Chemical reactions are often used to do work and exchange heat. For instance, when rocket fuel burns and causes a space shuttle to lift off from the ground, the chemical reaction, by propelling the rocket, is doing work by applying a force over a distance. When plants photosynthesise, they absorb heat energy from the sun to use as the energy needed to convert carbon dioxide and water into glucose and oxygen.

Heat, work, and internal energy

Heat transfer and doing work are the two everyday ways of bringing energy into or taking energy out of a system but the processes are quite different:

Heat transfer is driven by temperature differences.

Work involves a macroscopic force exerted through a distance.

The internal energy of a system is the sum of the kinetic and potential energies of its atoms and molecules. Kinetic plus potential energy is called mechanical energy. Because it is impossible to keep track of all individual atoms and molecules, we must deal with averages and distributions.

Whenever a system goes through any change due to the interaction of heat, work, and internal energy, it is followed by numerous energy transfers and conversions. However, during these transfers, there is no net change in the total energy.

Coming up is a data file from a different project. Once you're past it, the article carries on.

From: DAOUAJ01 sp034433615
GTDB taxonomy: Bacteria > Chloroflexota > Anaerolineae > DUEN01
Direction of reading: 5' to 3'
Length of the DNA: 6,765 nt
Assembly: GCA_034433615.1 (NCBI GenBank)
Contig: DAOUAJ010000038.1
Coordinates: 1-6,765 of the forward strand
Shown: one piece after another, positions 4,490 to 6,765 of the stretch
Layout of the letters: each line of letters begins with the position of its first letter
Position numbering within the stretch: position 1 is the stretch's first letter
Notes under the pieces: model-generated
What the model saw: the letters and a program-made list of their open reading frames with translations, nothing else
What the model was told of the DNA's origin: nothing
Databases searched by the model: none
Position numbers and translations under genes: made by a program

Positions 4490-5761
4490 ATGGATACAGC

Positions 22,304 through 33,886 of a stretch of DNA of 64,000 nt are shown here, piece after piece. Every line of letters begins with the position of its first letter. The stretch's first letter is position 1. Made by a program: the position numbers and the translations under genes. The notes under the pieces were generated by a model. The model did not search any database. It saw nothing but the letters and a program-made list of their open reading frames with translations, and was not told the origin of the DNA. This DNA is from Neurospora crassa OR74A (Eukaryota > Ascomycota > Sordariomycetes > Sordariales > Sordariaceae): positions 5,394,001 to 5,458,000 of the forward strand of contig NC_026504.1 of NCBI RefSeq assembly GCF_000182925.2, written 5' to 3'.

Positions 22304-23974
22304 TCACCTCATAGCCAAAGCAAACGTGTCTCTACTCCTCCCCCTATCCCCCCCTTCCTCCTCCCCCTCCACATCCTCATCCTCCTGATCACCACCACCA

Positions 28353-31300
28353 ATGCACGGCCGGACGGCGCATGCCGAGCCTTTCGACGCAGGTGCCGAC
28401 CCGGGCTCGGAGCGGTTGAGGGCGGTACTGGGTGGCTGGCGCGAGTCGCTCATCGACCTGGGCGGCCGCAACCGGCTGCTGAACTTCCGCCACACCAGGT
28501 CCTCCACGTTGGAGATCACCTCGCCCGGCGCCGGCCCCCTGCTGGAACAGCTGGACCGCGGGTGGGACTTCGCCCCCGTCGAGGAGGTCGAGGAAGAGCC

Figure 2: This boiling kettle represents energy in motion

The water in the kettle in Figure 2 is turning to water vapour because heat is being transferred from the stove to the kettle. As the entire system gets hotter, work is done—from the evaporation of the water to the whistling of the kettle.

Figure 3: The energy changes that take place when water is boiled in a kettle on a gas stove

When you switch a light on the electrical energy needed comes from burning coal at a power station.

Figure 4: The many energy conversions that happen when we turn on a light bulb

Ice needs to be maintained at a temperature below the freezing point of water to remain solid. On hot summer days, people often use ice to cool beverages. If you put ice in a glass of water and leave it, after a while the ice will have melted, but the temperature of the water will have decreased. This is because the ice has ‘pulled’ in the heat from the water. Interestingly, the ice and its melt water will stay at [latex]\scriptsize 0{{\text{ }}^{0}}\text{C}[/latex] until all of the ice has melted. The total amount of heat in the system has remained the same but has just moved towards a state where both the former ice cube (now water) and the water are the same temperature. As this is not a completely closed system, the water will eventually become warm again, as heat from the surroundings is transferred to the glass and its contents.

When you take a hot bath, the water initially feels very warm. As you soak heat is transferred from the water to you until your body feels like it is the same temperature as the water. Eventually, the water will cool down because heat is lost to the surroundings.

Plants perform one of the most biologically useful transformations of energy on Earth: they convert the energy of sunlight into the chemical energy stored within organic molecules.